Starlink: FCC rejects SpaceX’s request for $1 billion in subsidies to cover customers in rural areas

The Federal Communications Commission (FCC) has just denied SpaceX’s request for nearly $1 billion in grants that would have provided broadband coverage to rural customers through the company’s satellite internet service, Starlink.

The FCC, the federal communications commission in the United States, rejected SpaceX’s request on Wednesday. In a press release, the FCC said that two companies, Starlink and LTD Broadband, “failed to demonstrate that suppliers could deliver the promised service” necessary to receive the grants.

SpaceX does not meet FCC requirements

According to CNBC, SpaceX received $885.5 million in the FCC’s $9.2 billion auction in December 2020, as part of the Rural Digital Opportunities Fund of the regulator. Additionally, the company had sought funding to provide satellite internet service to nearly 650,000 locations in 35 US states, the FCC noted.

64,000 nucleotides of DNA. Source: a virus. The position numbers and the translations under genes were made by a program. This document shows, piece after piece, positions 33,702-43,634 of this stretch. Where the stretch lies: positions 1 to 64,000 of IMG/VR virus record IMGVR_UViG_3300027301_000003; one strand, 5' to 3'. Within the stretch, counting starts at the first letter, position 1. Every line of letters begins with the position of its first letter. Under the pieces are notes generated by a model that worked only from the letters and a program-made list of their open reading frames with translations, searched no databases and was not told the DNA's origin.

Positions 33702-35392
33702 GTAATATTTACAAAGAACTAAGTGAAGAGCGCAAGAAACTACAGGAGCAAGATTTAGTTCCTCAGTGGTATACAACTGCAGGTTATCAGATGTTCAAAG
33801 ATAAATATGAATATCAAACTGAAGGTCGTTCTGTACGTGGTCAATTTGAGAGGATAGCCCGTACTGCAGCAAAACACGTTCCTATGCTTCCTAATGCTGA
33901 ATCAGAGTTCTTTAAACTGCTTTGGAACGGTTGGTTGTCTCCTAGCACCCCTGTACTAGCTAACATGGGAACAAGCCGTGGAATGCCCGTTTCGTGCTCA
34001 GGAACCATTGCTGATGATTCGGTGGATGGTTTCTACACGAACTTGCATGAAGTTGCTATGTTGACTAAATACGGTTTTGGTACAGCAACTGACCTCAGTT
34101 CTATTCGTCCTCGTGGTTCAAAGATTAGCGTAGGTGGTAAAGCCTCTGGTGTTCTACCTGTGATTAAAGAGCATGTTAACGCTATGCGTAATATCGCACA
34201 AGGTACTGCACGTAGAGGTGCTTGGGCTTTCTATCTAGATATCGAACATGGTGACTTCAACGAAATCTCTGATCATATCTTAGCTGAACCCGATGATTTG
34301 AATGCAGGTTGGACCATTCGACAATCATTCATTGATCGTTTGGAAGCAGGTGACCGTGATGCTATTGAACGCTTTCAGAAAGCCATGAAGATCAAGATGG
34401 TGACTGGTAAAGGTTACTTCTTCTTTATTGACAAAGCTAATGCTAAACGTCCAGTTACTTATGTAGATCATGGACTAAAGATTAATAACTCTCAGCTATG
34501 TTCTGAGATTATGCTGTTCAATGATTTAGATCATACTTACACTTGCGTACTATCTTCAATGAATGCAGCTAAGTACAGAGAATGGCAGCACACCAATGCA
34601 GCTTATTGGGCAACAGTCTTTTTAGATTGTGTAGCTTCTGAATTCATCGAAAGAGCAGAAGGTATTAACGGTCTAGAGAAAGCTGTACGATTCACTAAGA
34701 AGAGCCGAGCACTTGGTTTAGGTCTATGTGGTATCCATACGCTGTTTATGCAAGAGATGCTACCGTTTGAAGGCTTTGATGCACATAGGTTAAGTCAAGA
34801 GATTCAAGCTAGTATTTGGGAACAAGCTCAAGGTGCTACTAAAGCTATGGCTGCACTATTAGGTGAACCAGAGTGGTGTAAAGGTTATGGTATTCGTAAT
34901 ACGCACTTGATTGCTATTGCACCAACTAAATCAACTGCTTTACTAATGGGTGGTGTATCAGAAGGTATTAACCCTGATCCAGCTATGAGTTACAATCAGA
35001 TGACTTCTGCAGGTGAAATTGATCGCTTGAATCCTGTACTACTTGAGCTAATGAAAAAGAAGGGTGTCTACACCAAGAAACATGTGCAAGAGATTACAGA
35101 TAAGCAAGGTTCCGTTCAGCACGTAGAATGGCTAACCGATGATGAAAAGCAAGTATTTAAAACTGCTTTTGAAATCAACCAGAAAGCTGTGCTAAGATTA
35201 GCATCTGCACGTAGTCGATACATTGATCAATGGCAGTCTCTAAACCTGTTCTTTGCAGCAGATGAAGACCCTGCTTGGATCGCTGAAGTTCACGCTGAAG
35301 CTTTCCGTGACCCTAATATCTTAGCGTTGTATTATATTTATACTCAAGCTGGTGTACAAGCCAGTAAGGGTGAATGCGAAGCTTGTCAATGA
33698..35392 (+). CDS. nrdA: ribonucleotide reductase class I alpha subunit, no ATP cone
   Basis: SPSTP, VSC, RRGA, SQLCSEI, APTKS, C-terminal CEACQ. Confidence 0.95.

The FCC subsidies are designed to encourage Internet service providers to offer their services in unserved and hard-to-reach areas in the United States, recalls the media. Yet the FCC says Starlink and LTD Broadband (another company that originally received $1.3 billion in subsidies under the program) failed to prove they could deliver their services.

“We must make the best use of the limited financial resources of universal service as we move towards a digital future that demands ever stronger and faster networks. We can’t afford to subsidize companies that don’t deliver promised speeds or aren’t likely to meet program requirements.”

FCC Chairman Jessica Rosenworcel

According to the FCC chairman, SpaceX’s technology was “really promising” but she pointed out that Starlink was still in ” development “, reports CNBC. SpaceX could, however, make another request in future auctions for the remaining funds.

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